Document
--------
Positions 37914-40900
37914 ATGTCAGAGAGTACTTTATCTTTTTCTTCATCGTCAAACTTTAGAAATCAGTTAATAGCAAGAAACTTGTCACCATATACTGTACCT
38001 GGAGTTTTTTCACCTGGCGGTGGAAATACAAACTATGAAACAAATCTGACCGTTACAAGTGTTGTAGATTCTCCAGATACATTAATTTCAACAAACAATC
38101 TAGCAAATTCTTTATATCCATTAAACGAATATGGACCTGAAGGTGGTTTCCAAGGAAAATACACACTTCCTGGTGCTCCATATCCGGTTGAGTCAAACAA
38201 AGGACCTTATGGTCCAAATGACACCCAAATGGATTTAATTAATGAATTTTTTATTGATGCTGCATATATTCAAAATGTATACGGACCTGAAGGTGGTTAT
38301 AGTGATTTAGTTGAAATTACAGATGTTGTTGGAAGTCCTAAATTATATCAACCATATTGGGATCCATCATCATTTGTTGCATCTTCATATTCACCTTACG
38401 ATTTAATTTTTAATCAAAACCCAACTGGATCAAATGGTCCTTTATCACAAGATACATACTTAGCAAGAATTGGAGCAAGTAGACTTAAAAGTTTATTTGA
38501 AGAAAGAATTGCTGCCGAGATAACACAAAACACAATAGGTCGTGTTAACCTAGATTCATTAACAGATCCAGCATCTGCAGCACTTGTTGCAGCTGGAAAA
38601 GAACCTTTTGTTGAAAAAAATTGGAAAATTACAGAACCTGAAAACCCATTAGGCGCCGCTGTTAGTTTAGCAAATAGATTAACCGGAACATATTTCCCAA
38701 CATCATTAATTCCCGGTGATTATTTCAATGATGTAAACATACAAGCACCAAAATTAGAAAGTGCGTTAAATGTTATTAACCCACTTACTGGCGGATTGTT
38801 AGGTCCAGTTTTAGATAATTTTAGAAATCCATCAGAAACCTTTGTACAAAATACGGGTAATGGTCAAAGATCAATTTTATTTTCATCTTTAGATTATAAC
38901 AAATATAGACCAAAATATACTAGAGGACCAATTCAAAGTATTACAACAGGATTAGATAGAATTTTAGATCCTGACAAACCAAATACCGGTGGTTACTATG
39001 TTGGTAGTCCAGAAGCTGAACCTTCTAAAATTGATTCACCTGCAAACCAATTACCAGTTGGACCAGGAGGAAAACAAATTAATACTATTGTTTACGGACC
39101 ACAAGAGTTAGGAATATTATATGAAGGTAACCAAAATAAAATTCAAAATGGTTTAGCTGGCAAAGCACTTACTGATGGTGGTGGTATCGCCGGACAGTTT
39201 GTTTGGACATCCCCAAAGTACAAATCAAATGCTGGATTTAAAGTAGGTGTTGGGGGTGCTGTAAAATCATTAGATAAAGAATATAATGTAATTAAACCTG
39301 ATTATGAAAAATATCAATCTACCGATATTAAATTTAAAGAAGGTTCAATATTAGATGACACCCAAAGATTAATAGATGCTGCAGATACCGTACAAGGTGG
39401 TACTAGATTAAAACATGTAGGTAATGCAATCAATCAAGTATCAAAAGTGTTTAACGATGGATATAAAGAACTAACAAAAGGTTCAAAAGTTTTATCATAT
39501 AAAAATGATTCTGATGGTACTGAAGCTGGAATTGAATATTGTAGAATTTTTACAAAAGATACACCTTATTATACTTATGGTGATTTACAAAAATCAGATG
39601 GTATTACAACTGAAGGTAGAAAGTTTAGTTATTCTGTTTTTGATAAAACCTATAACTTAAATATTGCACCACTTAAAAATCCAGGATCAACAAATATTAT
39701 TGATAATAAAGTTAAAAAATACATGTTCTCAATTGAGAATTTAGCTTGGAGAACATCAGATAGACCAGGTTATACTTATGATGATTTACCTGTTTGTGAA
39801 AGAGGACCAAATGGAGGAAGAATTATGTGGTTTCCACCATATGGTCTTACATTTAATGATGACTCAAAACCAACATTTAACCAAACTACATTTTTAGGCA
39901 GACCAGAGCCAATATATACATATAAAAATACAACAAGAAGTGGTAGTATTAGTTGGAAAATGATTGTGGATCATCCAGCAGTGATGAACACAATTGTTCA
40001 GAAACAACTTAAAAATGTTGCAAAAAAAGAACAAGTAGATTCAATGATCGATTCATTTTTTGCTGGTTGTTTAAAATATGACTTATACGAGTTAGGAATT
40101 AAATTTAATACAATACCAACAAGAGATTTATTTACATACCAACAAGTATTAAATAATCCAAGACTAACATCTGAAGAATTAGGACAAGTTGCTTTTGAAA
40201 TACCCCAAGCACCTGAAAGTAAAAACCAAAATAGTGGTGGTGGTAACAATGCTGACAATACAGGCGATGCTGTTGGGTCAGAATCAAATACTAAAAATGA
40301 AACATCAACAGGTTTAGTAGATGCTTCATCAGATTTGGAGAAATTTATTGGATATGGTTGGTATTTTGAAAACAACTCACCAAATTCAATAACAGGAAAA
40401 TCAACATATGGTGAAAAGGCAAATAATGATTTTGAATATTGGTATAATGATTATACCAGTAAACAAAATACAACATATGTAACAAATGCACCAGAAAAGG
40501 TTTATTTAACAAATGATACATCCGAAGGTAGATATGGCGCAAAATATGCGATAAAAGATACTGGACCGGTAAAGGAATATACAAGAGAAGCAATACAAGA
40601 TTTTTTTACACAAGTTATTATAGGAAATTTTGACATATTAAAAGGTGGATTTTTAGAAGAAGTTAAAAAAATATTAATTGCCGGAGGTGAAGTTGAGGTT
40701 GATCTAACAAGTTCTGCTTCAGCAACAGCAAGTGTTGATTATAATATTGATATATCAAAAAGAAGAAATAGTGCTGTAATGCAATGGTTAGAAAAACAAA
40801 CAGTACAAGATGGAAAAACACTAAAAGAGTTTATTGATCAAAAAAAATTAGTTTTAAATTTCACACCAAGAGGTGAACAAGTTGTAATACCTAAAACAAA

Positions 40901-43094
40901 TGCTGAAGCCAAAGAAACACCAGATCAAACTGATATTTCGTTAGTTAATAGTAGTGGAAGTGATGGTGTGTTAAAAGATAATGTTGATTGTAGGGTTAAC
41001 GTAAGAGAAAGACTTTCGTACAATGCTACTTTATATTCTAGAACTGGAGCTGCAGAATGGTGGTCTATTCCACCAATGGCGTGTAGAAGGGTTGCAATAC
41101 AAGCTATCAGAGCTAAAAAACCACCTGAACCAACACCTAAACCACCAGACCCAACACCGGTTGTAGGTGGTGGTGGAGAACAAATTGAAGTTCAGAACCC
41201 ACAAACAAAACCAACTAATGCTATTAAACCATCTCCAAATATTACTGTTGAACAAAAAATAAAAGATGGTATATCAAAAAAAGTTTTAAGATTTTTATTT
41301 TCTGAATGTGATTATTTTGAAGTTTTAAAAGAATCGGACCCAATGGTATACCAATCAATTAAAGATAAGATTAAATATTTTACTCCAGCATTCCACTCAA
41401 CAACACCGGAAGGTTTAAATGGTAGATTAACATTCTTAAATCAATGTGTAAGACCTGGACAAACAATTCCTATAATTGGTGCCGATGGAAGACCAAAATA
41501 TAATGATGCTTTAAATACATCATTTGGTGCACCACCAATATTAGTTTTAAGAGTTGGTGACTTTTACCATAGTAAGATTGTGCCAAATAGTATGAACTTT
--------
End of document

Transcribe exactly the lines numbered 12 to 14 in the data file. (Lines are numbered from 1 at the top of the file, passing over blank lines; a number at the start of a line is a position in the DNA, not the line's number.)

38901 AAATATAGACCAAAATATACTAGAGGACCAATTCAAAGTATTACAACAGGATTAGATAGAATTTTAGATCCTGACAAACCAAATACCGGTGGTTACTATG
39001 TTGGTAGTCCAGAAGCTGAACCTTCTAAAATTGATTCACCTGCAAACCAATTACCAGTTGGACCAGGAGGAAAACAAATTAATACTATTGTTTACGGACC
39101 ACAAGAGTTAGGAATATTATATGAAGGTAACCAAAATAAAATTCAAAATGGTTTAGCTGGCAAAGCACTTACTGATGGTGGTGGTATCGCCGGACAGTTT